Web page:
Monday, April 15, 2024

CUSD Fifth Graders Experience 18th Century Living during Colonial Day

Parent volunteers Rae Roth, Amy Graves and TK Alexander pose with fifth grade teacher Amber MacDonald.

For over twenty five years, fifth grade students in the Coronado Unified School District have been taking a step into the 18th century to experience what life was like during Colonial times. Originally, Village and Strand Elementary schools held separate events, but many years ago, the two schools decided to make it a joint event, combining their efforts. The day is now hosted at Village Elementary with Strand students bused to Village in the morning. Not only does the combined event allow volunteers and resources to be shared, it also provides an opportunity for the two groups of fifth graders to interact together before moving to the middle school as 6th graders.

All students are divided into nine different groups. Colonial day officially kicks off just before 9 a.m. and is organized and run by teachers and parent volunteers, lots of volunteers. Each teacher is assigned a specific station and the room parents help organize the needed supplies and helpers necessary for a successful day. Students and volunteers are encouraged to dress in period appropriate attire and though it’s not necessary, many parent volunteers keep in character for the station they are running.

Parent volunteer Condra Mullins helped with the Gingersnap station.

The program is funded through parents (time and supplies) and funds provided by the Village Elementary Parent Teacher Organization (PTO). There is an elaborate schedule that keeps the groups moving smoothly through each station.

The nine stations include the following:

Candle making: Students get their very own wick and dip it in hot wax and then water, slowly watching a candle form. The hand dipped candles come in all shapes and sizes.

Tin Punch: Students use a hammer and nail to make a design on tin and learn about the various uses of this craft in the 18th century.

Gingersnaps: Participants learn about herbs and spices used during the 1700’s and how a kitchen worked. They roll out dough and get to sample the finished ginger snap cookies.

Cross Stitch: A lesson with needle and thread, and probably some serious patience, is completed at this station.

Parent volunteer Maria Oytas gives fifth grader Martin R. a hand at the cross stitch station.

Military Drills: With rifles in hand, students learn to march with military precision. “About, face!” They also discuss and learn about cannons and how they were used by the military.

The military drills station involved talk of cannons and learning how to march in formation.

Dancing: This is not the square dancing students will learn in middle school!

Colonial School: Participants use a real quill and ink well to practice making letters the way it was done over 200 years ago.

Apothecary: Suffering from a runny nose? Have frequent headaches? Students learn about common remedies used in the time of George Washington.

Toys, Ropes and Games: The sign outside this room said, “Village Tavern” and was filled with all types of games students could learn and practice with each other.

A sampling of the games students could play in the Toys, Ropes and Games station.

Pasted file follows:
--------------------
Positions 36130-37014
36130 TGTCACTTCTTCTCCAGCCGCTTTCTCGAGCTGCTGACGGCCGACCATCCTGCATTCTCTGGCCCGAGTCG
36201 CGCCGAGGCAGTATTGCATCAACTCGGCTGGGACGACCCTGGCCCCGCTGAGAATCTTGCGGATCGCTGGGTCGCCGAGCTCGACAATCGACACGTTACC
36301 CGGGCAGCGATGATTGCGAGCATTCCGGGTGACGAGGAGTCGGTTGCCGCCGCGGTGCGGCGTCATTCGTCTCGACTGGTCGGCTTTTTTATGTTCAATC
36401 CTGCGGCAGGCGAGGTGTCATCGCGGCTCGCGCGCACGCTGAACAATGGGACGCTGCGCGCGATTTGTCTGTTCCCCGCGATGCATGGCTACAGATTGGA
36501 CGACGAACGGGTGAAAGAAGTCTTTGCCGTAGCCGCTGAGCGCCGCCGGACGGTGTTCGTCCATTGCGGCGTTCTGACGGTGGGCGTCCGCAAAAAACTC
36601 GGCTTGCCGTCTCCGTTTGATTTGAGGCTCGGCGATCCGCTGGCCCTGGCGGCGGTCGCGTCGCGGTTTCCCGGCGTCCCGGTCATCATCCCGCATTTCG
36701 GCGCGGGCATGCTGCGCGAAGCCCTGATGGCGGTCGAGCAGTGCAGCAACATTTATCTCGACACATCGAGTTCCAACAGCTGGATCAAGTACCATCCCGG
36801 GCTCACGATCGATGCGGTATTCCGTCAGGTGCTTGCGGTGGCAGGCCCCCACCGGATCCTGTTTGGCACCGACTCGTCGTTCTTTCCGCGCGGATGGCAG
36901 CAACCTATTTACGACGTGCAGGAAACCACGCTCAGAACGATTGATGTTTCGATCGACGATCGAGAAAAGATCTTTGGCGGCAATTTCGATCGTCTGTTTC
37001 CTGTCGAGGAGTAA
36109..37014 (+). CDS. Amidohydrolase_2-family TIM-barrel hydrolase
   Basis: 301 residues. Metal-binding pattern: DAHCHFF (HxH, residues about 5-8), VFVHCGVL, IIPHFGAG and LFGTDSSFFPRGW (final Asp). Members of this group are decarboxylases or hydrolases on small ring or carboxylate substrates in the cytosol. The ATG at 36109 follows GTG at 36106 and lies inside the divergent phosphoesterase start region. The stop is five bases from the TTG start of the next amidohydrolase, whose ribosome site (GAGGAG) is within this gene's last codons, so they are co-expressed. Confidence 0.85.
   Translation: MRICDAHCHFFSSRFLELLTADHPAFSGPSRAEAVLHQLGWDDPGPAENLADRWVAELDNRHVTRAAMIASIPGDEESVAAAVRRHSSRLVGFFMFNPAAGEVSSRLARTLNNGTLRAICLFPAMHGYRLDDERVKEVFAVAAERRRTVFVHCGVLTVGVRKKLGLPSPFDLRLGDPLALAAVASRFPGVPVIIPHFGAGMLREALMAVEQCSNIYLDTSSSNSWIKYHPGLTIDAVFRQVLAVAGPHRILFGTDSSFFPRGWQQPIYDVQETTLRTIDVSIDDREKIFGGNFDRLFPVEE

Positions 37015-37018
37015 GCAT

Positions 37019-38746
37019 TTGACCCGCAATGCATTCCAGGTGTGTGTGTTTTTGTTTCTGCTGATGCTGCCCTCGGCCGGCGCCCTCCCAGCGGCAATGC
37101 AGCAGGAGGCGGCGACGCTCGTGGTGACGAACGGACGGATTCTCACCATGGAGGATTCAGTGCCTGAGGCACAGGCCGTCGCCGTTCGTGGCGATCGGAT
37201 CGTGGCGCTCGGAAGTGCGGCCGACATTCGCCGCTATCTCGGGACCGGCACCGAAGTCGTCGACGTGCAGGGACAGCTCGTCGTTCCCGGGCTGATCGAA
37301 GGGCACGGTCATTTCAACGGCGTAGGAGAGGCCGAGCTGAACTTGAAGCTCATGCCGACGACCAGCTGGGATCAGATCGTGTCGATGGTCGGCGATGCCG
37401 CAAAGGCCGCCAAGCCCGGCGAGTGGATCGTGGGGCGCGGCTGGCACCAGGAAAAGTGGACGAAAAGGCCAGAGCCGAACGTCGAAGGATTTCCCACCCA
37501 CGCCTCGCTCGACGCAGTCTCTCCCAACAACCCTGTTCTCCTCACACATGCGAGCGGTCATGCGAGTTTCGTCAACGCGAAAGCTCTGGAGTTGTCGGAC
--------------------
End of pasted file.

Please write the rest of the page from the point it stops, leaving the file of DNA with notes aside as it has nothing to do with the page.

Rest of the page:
In addition to the nine stations, students, prior to the actual event, peel apples in class and make applesauce colonial style. Each student gets to sample the applesauce during the lunch break and is provided with lemonade. They are encouraged to bring items like beef jerky, bread, cheese and fruit that would have been readily available in colonial times. Lunches are transported in bandanas or other cloth.

Village teacher Crystal Garner offered that this event is so important because “students experience U.S. history through hands-on, project-based learning. For one day, they go back in time to 1775 and live life as a child in colonial times. Students are engaged, eager, and the lessons learned will stick with them because they were “part of history” for a day. It brings history alive with real learning!”

Fifth graders Piper Shanks and Zoe Watwood agree, “tin punch was hard work.” Zoe talked about her arms being a tad sore after that station. Piper said, “I love colonial day. It’s a lot of fun. It was hard to do the military drills. It was a lot of work, too!”

One of the best things to come out of the colonial day event is “the realization by the students that learning history can be exciting and doesn’t have to take place sitting at a desk,” said Mrs. Garner. She also said that her favorite part of the day is “tasting ginger snaps!” Her class is in charge of that station though, so she also admits bias.

Parent volunteer and mother of a fifth grader, Seanan McGrath said, “It’s amazing! Bringing the kids back in time gives perspective into what life was like before electronics.” (Rachel and Grant Gorken pose for a picture, right, in the Colonial School.)

The colonial kitchen served up ginger snaps (left) and yearbook chairs Seanan McGrath and Bridget Shanks were ready with their cameras to document the day of activities (right).

It’s a long day of learning and activity that truly helps demonstrate many facets of 18th century living. Renee Cavanaugh, fifth grade teacher at Strand Elementary said that colonial day is so wonderful and important because “it’s hands on learning experiences the kids remember most.” She and Mrs. Garner both mentioned hearing about seniors at CHS who, when asked to share a favorite memory from elementary school, often choose colonial day as that treasured event that has stayed with them.

Kellee Hearther

Staff Writer

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